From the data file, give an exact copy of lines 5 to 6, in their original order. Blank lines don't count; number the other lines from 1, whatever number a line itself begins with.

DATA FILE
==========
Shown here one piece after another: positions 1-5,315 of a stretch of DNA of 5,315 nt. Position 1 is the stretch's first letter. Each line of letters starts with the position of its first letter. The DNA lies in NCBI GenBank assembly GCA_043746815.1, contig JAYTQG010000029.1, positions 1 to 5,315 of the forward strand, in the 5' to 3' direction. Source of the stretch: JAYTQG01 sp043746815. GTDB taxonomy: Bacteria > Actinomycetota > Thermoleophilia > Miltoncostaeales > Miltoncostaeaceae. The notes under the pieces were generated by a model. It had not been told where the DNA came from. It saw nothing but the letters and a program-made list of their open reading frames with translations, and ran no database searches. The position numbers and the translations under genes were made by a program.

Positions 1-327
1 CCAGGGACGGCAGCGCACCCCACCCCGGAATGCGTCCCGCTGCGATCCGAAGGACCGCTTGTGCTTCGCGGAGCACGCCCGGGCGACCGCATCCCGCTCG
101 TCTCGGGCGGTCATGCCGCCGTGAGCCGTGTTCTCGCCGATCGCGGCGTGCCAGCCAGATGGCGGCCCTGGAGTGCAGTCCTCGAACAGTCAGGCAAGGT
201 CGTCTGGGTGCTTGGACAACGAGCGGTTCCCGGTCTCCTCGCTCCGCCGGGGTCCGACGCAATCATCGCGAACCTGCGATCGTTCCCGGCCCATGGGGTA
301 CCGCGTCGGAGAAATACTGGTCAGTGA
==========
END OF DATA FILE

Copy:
201 CGTCTGGGTGCTTGGACAACGAGCGGTTCCCGGTCTCCTCGCTCCGCCGGGGTCCGACGCAATCATCGCGAACCTGCGATCGTTCCCGGCCCATGGGGTA
301 CCGCGTCGGAGAAATACTGGTCAGTGA